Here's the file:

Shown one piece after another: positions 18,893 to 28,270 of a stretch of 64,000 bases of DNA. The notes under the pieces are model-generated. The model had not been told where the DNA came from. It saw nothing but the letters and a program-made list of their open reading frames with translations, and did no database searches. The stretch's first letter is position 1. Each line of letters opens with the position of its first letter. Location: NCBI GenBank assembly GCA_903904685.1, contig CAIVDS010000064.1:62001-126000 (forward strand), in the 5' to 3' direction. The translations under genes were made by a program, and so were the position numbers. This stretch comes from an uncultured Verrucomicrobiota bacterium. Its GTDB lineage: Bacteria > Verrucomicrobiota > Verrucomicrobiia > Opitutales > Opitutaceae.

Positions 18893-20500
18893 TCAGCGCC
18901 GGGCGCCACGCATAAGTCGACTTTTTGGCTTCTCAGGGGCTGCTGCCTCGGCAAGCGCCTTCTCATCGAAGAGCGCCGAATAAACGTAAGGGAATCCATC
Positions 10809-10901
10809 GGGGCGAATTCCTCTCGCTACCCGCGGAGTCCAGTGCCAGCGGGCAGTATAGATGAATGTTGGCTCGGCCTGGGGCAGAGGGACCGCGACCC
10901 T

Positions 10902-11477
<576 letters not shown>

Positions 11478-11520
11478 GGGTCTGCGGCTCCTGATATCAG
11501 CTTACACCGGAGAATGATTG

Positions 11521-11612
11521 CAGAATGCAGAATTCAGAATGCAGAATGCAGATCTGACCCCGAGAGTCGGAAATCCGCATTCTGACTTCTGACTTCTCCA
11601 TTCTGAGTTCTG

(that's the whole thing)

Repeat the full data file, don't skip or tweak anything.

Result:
Shown one piece after another: positions 18,893 to 28,270 of a stretch of 64,000 bases of DNA. The notes under the pieces are model-generated. The model had not been told where the DNA came from. It saw nothing but the letters and a program-made list of their open reading frames with translations, and did no database searches. The stretch's first letter is position 1. Each line of letters opens with the position of its first letter. Location: NCBI GenBank assembly GCA_903904685.1, contig CAIVDS010000064.1:62001-126000 (forward strand), in the 5' to 3' direction. The translations under genes were made by a program, and so were the position numbers. This stretch comes from an uncultured Verrucomicrobiota bacterium. Its GTDB lineage: Bacteria > Verrucomicrobiota > Verrucomicrobiia > Opitutales > Opitutaceae.

Positions 18893-20500
18893 TCAGCGCC
18901 GGGCGCCACGCATAAGTCGACTTTTTGGCTTCTCAGGGGCTGCTGCCTCGGCAAGCGCCTTCTCATCGAAGAGCGCCGAATAAACGTAAGGGAATCCATC
Positions 10809-10901
10809 GGGGCGAATTCCTCTCGCTACCCGCGGAGTCCAGTGCCAGCGGGCAGTATAGATGAATGTTGGCTCGGCCTGGGGCAGAGGGACCGCGACCC
10901 T

Positions 10902-11477
<576 letters not shown>

Positions 11478-11520
11478 GGGTCTGCGGCTCCTGATATCAG
11501 CTTACACCGGAGAATGATTG

Positions 11521-11612
11521 CAGAATGCAGAATTCAGAATGCAGAATGCAGATCTGACCCCGAGAGTCGGAAATCCGCATTCTGACTTCTGACTTCTCCA
11601 TTCTGAGTTCTG